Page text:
Check out the ultimate guide to 16 return-to-work programs in India for women
What are the top Women's Leadership Programmes in India? And why are they essential to women who want to lead, in any field?
Women are forging ahead in corporate India across fields. While it is true that more women are being recruited from campuses today, a study by staffing firm CIEL HR in 2023 states that only one in ten make it to top leadership roles. Women’s Leadership Programmes are so designed to help women learn the skills, strengthen and develop the tools to advance into positions of power, influence and change.
There are many known cultural and social obstacles for Indian women that impede them from achieving their leadership aspirations and dreams. Women need to recognise their strengths and celebrate them, while not letting social and cultural limitations hold them back — Women’s Leadership Programmes (WLP) can help with this transition.
In a patriarchal society, good leaders are defined by high masculine characteristics, alienating all other kinds of leadership. It is time to redefine what good leadership can and should be — not a celebration of alpha masculinity but feminine inclusivity where leadership isn’t about power but empowering others. It is no secret that a diverse workforce helps the company, business and ultimately India.
In the current workforce, every woman will agree to having been the only female at the table at least once. We all know how tricky and challenging that can be to getting your POV heard and respected. It is therefore important for successful women leaders to mentor rising women leaders and establish this strong family of women leaders that enables and empowers. Peer learning, bonding, networking with other women leaders is one of the big benefits of a Women’s Leadership Programme.
As Sneha Banerjee who completed a WLP from ISB says, “It helped me consume an enormous amount of stories of courage, success and tribulations from the fantastic cohort.”
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Women leaders have increasingly demonstrated that leadership is not all about the traditionally accepted masculine way, and that inclusion and sensitivity as a leader is a soft skill that can pay huge dividends. This insight accounts for the crucial role of Women’s Leadership Programmes that can help women not just learn these skills during their career, but also upskill to bridge a career break.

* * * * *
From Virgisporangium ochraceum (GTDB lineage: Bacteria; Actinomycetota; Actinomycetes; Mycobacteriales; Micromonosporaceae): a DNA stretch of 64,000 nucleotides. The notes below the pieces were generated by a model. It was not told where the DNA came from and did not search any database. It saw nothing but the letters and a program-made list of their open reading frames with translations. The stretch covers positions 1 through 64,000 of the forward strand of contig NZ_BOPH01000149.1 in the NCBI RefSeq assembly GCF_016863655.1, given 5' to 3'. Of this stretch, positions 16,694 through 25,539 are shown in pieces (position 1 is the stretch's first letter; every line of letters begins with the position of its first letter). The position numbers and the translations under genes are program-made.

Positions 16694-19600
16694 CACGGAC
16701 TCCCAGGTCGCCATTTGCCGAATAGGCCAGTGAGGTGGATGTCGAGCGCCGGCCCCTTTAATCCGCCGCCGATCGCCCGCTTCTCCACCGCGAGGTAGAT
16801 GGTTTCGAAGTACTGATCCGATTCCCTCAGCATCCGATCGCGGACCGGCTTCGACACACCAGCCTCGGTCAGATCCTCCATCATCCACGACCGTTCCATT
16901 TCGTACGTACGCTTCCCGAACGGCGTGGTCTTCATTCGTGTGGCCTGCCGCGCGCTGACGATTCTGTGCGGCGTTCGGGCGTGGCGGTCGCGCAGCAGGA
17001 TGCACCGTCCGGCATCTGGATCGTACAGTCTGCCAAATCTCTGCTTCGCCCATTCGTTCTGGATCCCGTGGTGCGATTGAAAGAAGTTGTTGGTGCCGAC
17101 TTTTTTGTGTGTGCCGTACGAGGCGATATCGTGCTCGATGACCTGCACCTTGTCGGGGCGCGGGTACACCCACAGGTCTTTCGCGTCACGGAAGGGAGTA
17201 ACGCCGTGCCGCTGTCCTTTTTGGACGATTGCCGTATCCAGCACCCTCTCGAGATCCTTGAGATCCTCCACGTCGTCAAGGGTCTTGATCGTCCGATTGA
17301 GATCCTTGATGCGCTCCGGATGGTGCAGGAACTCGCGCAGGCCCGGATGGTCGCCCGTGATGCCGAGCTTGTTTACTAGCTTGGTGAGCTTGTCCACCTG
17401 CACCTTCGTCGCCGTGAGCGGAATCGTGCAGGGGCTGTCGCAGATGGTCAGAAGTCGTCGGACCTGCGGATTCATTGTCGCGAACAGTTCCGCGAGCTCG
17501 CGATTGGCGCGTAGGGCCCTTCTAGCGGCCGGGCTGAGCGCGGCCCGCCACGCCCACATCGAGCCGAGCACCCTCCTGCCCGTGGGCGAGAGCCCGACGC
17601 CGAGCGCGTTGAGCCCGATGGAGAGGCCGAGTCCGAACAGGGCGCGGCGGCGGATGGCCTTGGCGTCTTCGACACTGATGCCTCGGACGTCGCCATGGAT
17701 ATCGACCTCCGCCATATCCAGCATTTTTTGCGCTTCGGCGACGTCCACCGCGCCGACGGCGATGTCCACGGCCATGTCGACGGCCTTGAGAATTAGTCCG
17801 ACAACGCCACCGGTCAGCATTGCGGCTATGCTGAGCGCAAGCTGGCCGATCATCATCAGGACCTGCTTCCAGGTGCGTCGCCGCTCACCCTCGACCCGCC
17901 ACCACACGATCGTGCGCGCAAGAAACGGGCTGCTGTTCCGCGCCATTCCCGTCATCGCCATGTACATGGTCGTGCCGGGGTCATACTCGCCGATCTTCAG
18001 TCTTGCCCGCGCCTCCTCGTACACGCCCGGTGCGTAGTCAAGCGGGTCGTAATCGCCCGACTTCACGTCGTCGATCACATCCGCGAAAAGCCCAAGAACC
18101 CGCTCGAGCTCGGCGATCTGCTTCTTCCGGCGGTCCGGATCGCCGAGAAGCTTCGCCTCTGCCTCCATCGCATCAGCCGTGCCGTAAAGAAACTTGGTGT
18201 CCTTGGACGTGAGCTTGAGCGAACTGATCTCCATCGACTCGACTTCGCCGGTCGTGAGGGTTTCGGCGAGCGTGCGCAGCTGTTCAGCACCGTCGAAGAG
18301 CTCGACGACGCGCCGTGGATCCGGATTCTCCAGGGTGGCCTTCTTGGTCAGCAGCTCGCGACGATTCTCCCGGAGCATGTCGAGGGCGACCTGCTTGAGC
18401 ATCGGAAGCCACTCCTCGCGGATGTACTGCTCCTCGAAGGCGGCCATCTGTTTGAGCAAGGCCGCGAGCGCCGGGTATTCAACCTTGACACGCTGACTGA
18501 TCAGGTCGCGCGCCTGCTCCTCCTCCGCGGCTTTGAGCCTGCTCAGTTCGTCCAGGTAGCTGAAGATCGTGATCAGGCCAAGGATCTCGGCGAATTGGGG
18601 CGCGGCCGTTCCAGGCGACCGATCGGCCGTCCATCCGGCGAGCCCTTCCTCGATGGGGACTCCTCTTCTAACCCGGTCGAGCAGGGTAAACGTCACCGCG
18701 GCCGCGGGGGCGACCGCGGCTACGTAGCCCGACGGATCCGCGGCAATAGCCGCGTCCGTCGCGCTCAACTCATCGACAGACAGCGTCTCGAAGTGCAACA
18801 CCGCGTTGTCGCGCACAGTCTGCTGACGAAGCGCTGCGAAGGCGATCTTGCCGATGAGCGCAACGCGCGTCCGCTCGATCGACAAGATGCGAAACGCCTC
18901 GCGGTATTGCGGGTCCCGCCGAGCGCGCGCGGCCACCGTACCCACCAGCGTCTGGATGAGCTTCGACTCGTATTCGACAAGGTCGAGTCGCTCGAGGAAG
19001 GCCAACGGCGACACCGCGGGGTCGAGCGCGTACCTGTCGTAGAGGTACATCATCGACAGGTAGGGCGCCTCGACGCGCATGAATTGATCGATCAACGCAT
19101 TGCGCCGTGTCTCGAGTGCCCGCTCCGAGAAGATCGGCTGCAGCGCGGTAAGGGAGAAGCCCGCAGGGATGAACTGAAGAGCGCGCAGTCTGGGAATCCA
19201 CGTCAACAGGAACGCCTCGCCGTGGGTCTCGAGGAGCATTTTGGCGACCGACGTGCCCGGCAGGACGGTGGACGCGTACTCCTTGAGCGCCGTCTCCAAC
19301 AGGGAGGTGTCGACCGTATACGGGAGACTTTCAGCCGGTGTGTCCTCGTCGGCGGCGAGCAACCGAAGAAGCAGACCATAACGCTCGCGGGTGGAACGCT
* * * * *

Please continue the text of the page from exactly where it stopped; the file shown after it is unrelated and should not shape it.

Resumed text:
In this piece, we have a list of such programmes that you can enrol at, in India.
bhavani is an independent writer.
Her fiction will soon feature in an anthology by Aleph. Her short fiction "A Fragrance That Could Have Been" was the winner of the 2016 Out of Print-DNA Contest. read more...
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If her MIL had accepted her with some affection, wouldn't they have built a mutually happier relationship by now?
The incident took place ten years ago.
Smita could visit her mother only in summers when her daughter had school holidays. Her daughter also enjoyed meeting her Nani, and both of them had done their reservations for a week. A month before their visit, her husband told her, “My mom is coming for 4-5 months!”
Smita shuddered. She knew the repercussions. She would have to hear sarcastic comments from her mother-in-law for visiting her mother. She may make these comments directly only a bit, but her servants would be flooded with the words, “How horrible she is! She leaves me and goes!”
Are we so swayed by star power and the 'entertainment' quotient of cinema that satisfies our carnal instincts that we choose to ignore our own subconscious mind which always knows what is right and what is wrong?
Trigger Warning: This has graphic descriptions of violence and may be triggering to survivors and victims of violence.
Do you remember your first exposure to an extremely violent act or the aftermath of a violent act?
I am pretty sure for most of us it would be through cinema. But I remember very vividly my first exposure to aftermath of an unbelievably grotesque violent act in real life. It was as a student at a Dental College and Hospital.
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